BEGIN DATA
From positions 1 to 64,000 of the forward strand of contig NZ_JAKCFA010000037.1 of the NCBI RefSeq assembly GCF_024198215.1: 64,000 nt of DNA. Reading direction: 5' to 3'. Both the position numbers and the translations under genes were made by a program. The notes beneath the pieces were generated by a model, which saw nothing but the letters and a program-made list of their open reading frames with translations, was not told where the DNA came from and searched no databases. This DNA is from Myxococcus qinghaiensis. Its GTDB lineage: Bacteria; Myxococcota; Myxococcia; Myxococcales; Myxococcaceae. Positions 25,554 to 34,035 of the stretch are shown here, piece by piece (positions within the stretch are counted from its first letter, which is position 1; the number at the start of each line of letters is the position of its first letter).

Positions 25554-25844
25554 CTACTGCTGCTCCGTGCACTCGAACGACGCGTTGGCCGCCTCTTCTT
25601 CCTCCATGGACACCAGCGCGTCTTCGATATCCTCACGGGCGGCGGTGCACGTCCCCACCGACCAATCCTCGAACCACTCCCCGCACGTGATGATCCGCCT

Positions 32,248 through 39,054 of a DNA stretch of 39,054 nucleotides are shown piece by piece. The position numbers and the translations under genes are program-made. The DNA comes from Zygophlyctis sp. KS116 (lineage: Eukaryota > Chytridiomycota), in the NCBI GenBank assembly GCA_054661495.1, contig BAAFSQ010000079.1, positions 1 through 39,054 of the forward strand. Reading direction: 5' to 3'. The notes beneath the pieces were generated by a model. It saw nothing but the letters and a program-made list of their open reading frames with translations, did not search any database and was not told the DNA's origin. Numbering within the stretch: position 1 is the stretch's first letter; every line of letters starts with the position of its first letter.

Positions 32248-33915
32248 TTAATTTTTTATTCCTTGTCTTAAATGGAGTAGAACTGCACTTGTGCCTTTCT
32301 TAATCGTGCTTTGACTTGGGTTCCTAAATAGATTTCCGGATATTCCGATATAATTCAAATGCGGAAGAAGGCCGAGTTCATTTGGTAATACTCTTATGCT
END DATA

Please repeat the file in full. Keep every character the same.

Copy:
From positions 1 to 64,000 of the forward strand of contig NZ_JAKCFA010000037.1 of the NCBI RefSeq assembly GCF_024198215.1: 64,000 nt of DNA. Reading direction: 5' to 3'. Both the position numbers and the translations under genes were made by a program. The notes beneath the pieces were generated by a model, which saw nothing but the letters and a program-made list of their open reading frames with translations, was not told where the DNA came from and searched no databases. This DNA is from Myxococcus qinghaiensis. Its GTDB lineage: Bacteria; Myxococcota; Myxococcia; Myxococcales; Myxococcaceae. Positions 25,554 to 34,035 of the stretch are shown here, piece by piece (positions within the stretch are counted from its first letter, which is position 1; the number at the start of each line of letters is the position of its first letter).

Positions 25554-25844
25554 CTACTGCTGCTCCGTGCACTCGAACGACGCGTTGGCCGCCTCTTCTT
25601 CCTCCATGGACACCAGCGCGTCTTCGATATCCTCACGGGCGGCGGTGCACGTCCCCACCGACCAATCCTCGAACCACTCCCCGCACGTGATGATCCGCCT

Positions 32,248 through 39,054 of a DNA stretch of 39,054 nucleotides are shown piece by piece. The position numbers and the translations under genes are program-made. The DNA comes from Zygophlyctis sp. KS116 (lineage: Eukaryota > Chytridiomycota), in the NCBI GenBank assembly GCA_054661495.1, contig BAAFSQ010000079.1, positions 1 through 39,054 of the forward strand. Reading direction: 5' to 3'. The notes beneath the pieces were generated by a model. It saw nothing but the letters and a program-made list of their open reading frames with translations, did not search any database and was not told the DNA's origin. Numbering within the stretch: position 1 is the stretch's first letter; every line of letters starts with the position of its first letter.

Positions 32248-33915
32248 TTAATTTTTTATTCCTTGTCTTAAATGGAGTAGAACTGCACTTGTGCCTTTCT
32301 TAATCGTGCTTTGACTTGGGTTCCTAAATAGATTTCCGGATATTCCGATATAATTCAAATGCGGAAGAAGGCCGAGTTCATTTGGTAATACTCTTATGCT